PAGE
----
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Give the Little Girl A Big Hand
TV Guide
  Steve and Eydie are now in full swing (tomorrow is their fifth outing) as the summertime replacement for Steve Allen's Sunday night potpourri. But when the phone rang they had been working in a Salisbury Beach (Mass.) night club and were preparing to embark for New York and their new job.
   "Are you nervous?" asked the fellow on the phone.
   "No, we're not nervous. Don't say we're nervous. We're both very excited, that's all. Ever since we found out we'd be doing The Allen Show, we've been planning. Our crew is great. We've got Johnny Bradford, a Dinah Shore writer; and Bill Dana, from the Allen writing staff; and Dwight Hemion, who is Allen's director, and Jack Kane, a great musical conductor. He's from Canada."
   "Steve, how come they picked you and Eydie for The Allen Show?"
   "We had the opportunity," said Steve, "to pick almost any show we wanted...so many of the big shows that were going off for the summer. But we picked this one because it offered us more of a good showcase."

  Stubby little Steve Lawrence (he's 5 feet 9) is, in many ways, a hammered-down version of Steve Allen himself. His talents are versatile, like those of his lieber meister. He can sing, of course, and he can also dance a little and tinkle the piano keys. At 23, he's a good dead-pan comedian and a polished raconteur. And, as a businessman, he's coldly realistic and calculating. When the fellow in New York asked why he didn't play more double dates with Eydie, he replied:
   "I'll be honest with you. We can earn more money as soloists. We are not an act together. What we like to do is to take different jobs at different times. Then we can always be together.
  "And we agree about TV. A weekly series, unless it's right, can do more harm than good professionally. We've had offers. Plenty of them. But we haven't found the right format."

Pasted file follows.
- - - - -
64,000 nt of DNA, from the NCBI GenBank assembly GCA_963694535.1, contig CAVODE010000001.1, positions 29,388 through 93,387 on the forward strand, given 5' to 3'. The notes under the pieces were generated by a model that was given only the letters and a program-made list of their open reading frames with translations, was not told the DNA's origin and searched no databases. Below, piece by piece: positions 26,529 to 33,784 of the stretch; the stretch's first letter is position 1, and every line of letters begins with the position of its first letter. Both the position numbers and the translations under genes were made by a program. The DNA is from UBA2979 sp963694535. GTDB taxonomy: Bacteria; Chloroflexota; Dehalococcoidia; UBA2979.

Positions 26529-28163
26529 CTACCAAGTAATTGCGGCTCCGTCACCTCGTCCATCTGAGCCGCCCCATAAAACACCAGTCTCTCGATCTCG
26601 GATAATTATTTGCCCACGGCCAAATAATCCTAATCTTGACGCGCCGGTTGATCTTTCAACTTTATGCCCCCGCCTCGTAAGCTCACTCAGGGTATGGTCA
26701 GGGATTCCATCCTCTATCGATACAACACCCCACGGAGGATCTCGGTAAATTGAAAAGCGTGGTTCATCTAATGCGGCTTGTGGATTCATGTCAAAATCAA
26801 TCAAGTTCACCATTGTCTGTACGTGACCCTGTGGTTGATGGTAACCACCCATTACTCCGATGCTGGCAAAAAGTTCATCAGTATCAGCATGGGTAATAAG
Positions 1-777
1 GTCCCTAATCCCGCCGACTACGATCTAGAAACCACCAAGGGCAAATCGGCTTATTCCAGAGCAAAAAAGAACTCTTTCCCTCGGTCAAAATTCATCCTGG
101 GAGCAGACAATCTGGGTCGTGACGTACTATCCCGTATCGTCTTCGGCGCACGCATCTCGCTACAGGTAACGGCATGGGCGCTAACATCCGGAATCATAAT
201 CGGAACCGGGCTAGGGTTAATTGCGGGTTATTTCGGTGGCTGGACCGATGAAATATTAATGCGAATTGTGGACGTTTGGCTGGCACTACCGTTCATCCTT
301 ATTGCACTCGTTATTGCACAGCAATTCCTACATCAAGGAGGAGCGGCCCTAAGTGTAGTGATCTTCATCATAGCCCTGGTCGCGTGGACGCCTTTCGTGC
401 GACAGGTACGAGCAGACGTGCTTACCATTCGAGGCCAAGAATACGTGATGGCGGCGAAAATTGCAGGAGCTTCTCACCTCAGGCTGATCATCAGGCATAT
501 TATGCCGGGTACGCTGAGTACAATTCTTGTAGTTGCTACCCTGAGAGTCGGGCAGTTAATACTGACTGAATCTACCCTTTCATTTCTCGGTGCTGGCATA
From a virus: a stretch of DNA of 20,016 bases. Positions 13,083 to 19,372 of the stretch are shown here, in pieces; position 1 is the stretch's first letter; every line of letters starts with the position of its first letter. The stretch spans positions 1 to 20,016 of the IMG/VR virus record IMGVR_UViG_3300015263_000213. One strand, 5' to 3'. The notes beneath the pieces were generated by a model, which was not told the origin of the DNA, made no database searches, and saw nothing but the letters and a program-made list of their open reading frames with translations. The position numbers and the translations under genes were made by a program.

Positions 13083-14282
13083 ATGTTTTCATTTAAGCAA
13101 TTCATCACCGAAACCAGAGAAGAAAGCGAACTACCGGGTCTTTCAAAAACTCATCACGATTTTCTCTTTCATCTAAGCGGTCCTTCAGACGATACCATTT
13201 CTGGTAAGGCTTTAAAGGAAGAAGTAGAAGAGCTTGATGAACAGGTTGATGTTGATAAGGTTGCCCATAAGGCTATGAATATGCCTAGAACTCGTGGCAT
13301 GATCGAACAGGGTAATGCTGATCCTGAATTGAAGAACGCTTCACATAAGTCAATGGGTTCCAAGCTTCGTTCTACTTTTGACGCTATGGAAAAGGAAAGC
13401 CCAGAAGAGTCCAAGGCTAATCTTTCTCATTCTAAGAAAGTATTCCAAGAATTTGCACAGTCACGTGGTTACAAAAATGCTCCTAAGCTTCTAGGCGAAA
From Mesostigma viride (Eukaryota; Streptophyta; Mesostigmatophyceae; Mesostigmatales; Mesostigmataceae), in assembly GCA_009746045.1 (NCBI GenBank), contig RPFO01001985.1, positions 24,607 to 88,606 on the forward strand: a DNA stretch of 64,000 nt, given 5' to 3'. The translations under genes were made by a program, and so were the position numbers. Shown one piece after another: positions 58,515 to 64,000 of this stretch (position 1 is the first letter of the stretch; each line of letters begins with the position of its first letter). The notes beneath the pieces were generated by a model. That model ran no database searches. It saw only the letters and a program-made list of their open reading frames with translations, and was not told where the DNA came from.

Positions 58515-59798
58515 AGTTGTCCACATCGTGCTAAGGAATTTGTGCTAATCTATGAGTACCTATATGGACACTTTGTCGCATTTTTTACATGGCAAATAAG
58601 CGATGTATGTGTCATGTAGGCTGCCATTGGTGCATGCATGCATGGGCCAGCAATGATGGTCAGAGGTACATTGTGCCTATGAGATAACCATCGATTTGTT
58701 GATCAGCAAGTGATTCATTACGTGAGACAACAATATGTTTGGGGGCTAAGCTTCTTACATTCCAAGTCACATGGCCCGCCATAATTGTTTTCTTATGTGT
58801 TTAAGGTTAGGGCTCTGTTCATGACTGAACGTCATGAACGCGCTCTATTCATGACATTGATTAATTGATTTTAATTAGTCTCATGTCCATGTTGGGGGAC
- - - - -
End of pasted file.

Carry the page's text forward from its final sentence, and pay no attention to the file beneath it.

Are Steve and Eydie tied to a contract with Allen, or are they free to appear on another show - Ed Sullivan's for instance?
  "Of course. We can go any place after the summer. Sullivan has a fine show and we'd love to be his guest. But we wouldn't, because of ethics I guess. We started with Steve Allen four years ago; I guess we'll stick."
  "Steve," said his caller, "when Allen started his Sunday show and gave up the Monday and Tuesday segments of his old Tonight show, a lot of people in TV thought he'dpick you to take over for him. Why not?"
Steve reflected for a minute.
  "That job was never offered to me," he said finally. "But, anyway, I felt it was time for me to get out and meet the people, face to face - in night clubs, places like that."
Did Steve and Eydie help each other professionally? Did they choose each other's songs or comedy material?
  "Of course we do. We were doing that jazz long before we got married or even thought of it. I'll tell you want we want to be: We want to besort of timeless - like Sinatra or Doris Day or Dinah Shore - the standouts, not the flashes-in-the-pan. We're building slowly and we may not make the big money all at once. But we think we have a solid foundation and that's the way we're going to play it."
   And why haven't Steve and Eydie ever recorded an album together?
   "I'd love to record with Eydie; I love my wife as a wife and as a vocalist. The only trouble is that we're under contract to different companies."

   "And," said the man in New York, "how about you, Eydie? Suppose you were offered a job in Hollywood while Steve was working in New York. Would you take it?"
   "No," said Eydie. "I wouldn't. Maybe it wouldn't hurt our marriage, but it would hurt me. I can't stand to be that far away from Stevie."
   Meanwhile, the song went on:

      "
...But the hands we love so dear,
      Are the hands we love to hear,
      Are the hands that you give to us...
"

   With that and a good-bye, Eydie turned to shut off the record player.
August 1958
  As the telephone rang in their suite in a Massachusetts resort, Steve Lawrence and his wife, Eydie Gorme, had just started churning "You Need Hands" (one of Eydie's top hits) on the record player. And when Steve picked up the phone, the fellow in New York could hear the lyrics:
      "
You need hands to hold someone you care for,
      You need hands to show that you're sincere...
"
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